But Christ is all, and in all. — Colossians 3:11
THE great concernment of lost creatures is, above all things, to mind salvation. This is “the one thing needful;” this should be the great inquiry; (Luke 10:42; Acts 16:30;) and in the neglect of this, all our other endeavours are no better than laborious trifles. The great danger which even they are in who seriously mind salvation, is, lest they build upon some sandy foundation, seeking heaven in those ways which lead not thither. The great design of Satan is, either to detain poor undone creatures in a total neglect of salvation, or to deceive them in the way and means thereof. It is therefore the great care of the apostle, as in other scriptures, so in this, not only to undeceive the world as to those mistakes which prevailed then, but to point out the right, the proper, the only sure, way of salvation; namely, through Christ, whom he here declares to be so complete a Saviour, that, as we have “none other,” (Acts 4:12,) so we need none other, because “Christ is all.”
In the former part of the verse, the apostle shows the insufficiency of all things on this side Christ, to commend us unto God, or stand us in stead in the matter of salvation; and this be does by removing four mistakes at that time common:
1. The mistake of the Jews; who prided themselves in a genealogical kind of sanctity, as being the seed of Abraham. This they account so great a matter, that they cannot be persuaded it could go otherwise than well with them. Let the messengers of God tell them their sins, warn them of their dangers; yet they shelter themselves under this privilege, as that which would be a sufficient bulwark against all kind of threats and comminations; and though John the Baptist in his time, (Matt. 3:9,) our Saviour in his time, (John 8:39, 44,) and the apostles in theirs, do all concur in taking them off from leaning upon this broken reed; yet will they not be beaten out of these strong-holds. Time was, indeed, when “salvation was of the Jews;” but, that wall of partition being now taken down, and the pale of the church so far enlarged as to take-in both Jew and Gentile, (Acts 10:34, 35,) no national privilege can now commend us unto God; nor can a succession of Abraham “according to the flesh” avail us, unless we succeed him in his faith.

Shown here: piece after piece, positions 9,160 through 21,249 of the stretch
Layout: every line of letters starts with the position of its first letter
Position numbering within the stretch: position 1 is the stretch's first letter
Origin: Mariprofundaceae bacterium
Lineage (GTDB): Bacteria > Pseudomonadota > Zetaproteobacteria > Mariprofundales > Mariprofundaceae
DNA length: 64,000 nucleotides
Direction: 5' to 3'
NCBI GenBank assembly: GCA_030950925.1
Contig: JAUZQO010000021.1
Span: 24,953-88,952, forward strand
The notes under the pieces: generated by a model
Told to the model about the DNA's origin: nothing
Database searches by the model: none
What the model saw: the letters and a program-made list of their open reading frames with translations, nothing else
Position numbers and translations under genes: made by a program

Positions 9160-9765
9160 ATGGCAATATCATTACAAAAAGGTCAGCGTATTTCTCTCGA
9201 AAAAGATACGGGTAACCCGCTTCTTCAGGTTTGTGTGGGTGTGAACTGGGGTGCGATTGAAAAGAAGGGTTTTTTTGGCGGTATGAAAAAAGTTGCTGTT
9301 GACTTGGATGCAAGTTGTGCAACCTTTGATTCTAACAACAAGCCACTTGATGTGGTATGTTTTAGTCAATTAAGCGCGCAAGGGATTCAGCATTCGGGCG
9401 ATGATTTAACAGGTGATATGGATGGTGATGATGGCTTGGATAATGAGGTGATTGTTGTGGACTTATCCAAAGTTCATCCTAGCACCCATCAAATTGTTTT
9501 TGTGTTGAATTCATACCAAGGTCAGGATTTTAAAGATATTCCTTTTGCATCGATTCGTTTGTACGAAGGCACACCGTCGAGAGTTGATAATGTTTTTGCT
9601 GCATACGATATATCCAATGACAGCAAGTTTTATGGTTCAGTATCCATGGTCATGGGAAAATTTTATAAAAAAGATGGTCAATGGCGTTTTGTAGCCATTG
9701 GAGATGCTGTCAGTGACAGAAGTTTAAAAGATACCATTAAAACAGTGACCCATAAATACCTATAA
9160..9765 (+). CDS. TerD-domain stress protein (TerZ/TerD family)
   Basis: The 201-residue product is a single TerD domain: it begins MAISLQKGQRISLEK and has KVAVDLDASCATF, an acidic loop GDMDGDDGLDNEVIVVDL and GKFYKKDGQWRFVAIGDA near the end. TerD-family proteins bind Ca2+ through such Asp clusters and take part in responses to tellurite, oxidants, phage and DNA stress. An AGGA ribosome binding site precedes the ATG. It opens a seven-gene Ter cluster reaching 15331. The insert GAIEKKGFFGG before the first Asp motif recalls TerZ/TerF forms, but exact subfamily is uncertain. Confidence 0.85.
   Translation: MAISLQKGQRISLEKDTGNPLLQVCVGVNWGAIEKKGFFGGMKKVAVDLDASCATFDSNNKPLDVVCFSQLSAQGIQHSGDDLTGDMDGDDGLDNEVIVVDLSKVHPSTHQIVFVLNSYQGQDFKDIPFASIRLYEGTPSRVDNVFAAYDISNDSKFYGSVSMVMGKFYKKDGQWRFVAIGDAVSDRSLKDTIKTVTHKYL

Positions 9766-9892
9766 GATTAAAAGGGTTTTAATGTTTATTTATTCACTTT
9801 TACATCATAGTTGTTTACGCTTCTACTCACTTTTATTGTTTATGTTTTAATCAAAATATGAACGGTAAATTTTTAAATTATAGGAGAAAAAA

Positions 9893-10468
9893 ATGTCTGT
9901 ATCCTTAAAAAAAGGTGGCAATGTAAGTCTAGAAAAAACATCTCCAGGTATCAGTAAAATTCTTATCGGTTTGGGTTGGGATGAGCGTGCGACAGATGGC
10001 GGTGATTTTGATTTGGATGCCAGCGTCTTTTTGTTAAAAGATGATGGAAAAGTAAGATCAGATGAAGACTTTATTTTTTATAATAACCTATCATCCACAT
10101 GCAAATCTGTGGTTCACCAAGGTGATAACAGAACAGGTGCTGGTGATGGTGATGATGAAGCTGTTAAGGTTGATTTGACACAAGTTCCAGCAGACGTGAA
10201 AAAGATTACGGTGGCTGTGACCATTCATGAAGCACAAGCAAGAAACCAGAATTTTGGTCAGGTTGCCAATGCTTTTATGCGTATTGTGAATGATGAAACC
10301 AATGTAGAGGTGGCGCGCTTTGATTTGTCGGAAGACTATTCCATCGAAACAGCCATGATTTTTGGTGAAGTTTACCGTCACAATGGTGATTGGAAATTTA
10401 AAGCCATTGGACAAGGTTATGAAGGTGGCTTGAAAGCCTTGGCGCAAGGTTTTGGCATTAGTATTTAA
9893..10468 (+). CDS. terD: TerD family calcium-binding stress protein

2. The mistake of the circumcised, whether Jews or proselytes; who, because they had this badge of religion upon them, concluded themselves in a priority for heaven, before all the world besides. But however time was when circumcision was an ordinance of that necessity, that the Lord threatens to punish the neglect thereof, by cutting off that soul from among his people; (Gen. 17:14;) yet was it not the outward but spiritual part God accounted of. The apostle, in excluding this, excludes all outward religious observations; (Rom. 2:29;) as Davenant in loc.*
3. The mistake of the Grecians; who were at that time the masters of all learning; and all other nations, in contradistinction unto them, were styled Barbarians; and of all Barbarians, the Scythians were esteemed the rudest. But whatever worth and excellency may be in human accomplishments; yet all these, in the business of salvation, are but poor matters. It is neither the having nor wanting of these that can considerably advantage or prejudice us in that high concernment.
4. The common mistake of the world; who from their rank and quality in the world are ready to promise themselves a more easy acceptance with God. (1 Cor. 1:26, 27.) But “God is no respecter of persons;” (Acts 10:34;) he looks upon the children of men with another kind of eye than man is used to do. (1 Sam. 16:7.) Whether our outward condition be high or mean, there is nothing of privilege or disadvantage from hence, in respect of salvation.